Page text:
"We're sort of hitting a silver tsunami," Knapp said. "We really need to address this and get a handle on it."

Florida is part of a 32-state agreement allowing nurses from other states to come here and be certified to work. That is helpful during the build-up to and the aftermath of hurricanes. But with some of those other states experiencing COVID-19, how it could work in this public health emergency is untested. "Trying to limit and prevent any type of spread is obviously the first priority so that we can make sure we can keep our health care workers healthy," said Knapp.

New Protocols

Last week, the Centers for Medicare and Medicaid Services, the agency that pays many of the patient bills at nursing home facilities, released guidelines for how homes should screen visitors and workers. The federal government recommended that nursing homes and assisted living facilities screen visitors, staff and vendors for the disease by asking them questions about any recent international travel to countries with outbreaks, if they have come into contact with anyone who has or is being monitored for having the virus, or show signs of having a fever.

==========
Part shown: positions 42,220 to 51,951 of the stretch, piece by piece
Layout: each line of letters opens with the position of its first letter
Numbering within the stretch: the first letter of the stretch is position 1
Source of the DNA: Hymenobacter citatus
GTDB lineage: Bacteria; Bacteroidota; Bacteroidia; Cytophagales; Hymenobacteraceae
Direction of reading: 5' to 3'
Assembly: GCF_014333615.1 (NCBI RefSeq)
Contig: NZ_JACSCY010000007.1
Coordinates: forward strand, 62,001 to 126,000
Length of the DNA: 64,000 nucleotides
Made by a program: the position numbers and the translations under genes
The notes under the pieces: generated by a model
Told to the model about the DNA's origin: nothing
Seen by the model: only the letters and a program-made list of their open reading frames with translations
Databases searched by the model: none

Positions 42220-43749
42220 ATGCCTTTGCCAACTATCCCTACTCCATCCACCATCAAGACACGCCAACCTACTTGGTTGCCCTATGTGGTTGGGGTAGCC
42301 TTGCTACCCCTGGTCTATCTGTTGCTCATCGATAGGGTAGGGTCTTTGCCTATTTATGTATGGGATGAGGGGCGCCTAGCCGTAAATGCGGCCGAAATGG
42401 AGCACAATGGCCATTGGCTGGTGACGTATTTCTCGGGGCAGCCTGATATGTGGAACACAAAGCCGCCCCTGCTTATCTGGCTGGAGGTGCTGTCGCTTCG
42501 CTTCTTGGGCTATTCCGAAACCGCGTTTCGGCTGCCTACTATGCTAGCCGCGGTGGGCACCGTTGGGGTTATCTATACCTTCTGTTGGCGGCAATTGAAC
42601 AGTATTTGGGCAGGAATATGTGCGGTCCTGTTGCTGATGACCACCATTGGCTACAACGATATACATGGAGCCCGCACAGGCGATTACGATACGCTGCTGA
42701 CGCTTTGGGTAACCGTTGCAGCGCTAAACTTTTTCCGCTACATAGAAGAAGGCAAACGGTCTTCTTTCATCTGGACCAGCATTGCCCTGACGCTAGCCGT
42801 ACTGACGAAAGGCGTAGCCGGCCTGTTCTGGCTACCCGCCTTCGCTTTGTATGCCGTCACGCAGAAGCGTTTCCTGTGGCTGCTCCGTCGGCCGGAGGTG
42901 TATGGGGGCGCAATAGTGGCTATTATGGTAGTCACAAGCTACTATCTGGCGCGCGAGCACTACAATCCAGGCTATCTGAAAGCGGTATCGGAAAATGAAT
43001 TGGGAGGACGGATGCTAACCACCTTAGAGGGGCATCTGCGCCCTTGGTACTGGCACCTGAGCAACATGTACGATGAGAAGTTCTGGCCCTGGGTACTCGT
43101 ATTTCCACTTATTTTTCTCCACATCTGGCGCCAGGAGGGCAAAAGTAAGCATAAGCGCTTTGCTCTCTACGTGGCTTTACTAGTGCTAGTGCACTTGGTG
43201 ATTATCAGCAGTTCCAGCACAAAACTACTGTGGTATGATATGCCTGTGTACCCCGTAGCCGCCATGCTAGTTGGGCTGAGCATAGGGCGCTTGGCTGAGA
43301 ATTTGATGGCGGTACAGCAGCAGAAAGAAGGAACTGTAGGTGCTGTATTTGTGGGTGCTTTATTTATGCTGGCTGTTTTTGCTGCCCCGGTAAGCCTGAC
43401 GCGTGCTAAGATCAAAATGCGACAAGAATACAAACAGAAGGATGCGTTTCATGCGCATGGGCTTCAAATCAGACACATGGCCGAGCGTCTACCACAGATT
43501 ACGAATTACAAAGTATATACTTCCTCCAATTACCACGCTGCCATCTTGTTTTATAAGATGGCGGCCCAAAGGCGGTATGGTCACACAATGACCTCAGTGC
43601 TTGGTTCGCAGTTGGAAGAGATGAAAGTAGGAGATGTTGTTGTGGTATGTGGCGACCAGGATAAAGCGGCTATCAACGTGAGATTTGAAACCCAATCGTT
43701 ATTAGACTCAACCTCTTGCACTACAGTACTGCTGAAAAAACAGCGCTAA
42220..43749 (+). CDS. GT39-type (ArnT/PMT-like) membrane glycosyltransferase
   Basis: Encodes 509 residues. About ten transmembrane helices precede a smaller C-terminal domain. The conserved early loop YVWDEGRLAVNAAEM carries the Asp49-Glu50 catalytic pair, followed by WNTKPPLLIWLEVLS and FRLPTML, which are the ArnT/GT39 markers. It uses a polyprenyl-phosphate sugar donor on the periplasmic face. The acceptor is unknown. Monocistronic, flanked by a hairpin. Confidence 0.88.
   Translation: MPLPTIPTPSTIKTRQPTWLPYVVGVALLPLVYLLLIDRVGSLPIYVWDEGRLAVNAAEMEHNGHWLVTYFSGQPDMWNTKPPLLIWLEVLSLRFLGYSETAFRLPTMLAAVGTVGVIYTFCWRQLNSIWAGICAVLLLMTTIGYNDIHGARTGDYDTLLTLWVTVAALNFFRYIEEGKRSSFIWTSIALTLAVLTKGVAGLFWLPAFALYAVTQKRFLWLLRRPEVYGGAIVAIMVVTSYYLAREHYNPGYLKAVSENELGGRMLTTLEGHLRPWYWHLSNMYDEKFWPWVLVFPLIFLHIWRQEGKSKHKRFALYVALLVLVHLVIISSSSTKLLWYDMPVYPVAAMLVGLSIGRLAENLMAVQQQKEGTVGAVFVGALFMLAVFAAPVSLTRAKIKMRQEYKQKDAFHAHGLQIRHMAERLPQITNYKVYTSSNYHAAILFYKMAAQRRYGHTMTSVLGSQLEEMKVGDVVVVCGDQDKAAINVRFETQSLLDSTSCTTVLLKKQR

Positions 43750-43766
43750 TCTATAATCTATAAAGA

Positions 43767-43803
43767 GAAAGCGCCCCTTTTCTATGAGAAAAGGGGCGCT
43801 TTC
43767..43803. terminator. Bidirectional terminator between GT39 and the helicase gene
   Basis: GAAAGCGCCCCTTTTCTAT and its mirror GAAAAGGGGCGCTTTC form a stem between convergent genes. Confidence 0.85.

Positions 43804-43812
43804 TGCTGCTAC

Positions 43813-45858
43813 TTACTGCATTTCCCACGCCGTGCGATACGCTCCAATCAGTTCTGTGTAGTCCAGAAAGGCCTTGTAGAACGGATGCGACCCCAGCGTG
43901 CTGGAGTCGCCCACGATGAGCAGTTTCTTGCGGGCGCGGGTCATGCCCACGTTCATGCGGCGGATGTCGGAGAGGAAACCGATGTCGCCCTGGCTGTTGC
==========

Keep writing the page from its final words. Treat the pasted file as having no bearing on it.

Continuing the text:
Visitors, employees and vendors for Plaza Health Network are being asked to have their temperature checked. Anyone with a temp over 100 degrees will be asked to stay out of the facilities. This includes Plaza's more than 1,000 employees. Visitors also will be asked the travel related questions recommended by the CDC. Bloom says they are preparing to screen everyone until further notice.
The CMS also announced nursing home and assisted living facility inspectors would be focusing exclusively on infection control and safety threats.
"I'm very concerned about it," said geriatric care expert Rona Bartelstone. "Unless it's backed up with additional funds, I don't know how states like Florida are going to be able to do that."

Family Impact
Bartelstone has worked with patients, families and elderly care service providers since 1973, including for her own families members. She is the CEO of OurAging, a Broward County-based company that works with health care service providers for the elderly. While she understands the need for the screening prototols, she worries about the affect on patients who may not be able to have visits from family members.

"It could be very detrimental, particularly if the person has some cognitive changes or is so emotionally dependent on visits from a spouse or a child or another family member for their emotional and physical well-being," she said. "If the person is able to understand the rationale and can talk to or use Facetime or have some other way of visually seeing each other, that would be a good coping mechanism."

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Tom Hudson is WLRN's Senior Economics Editor and Special Correspondent.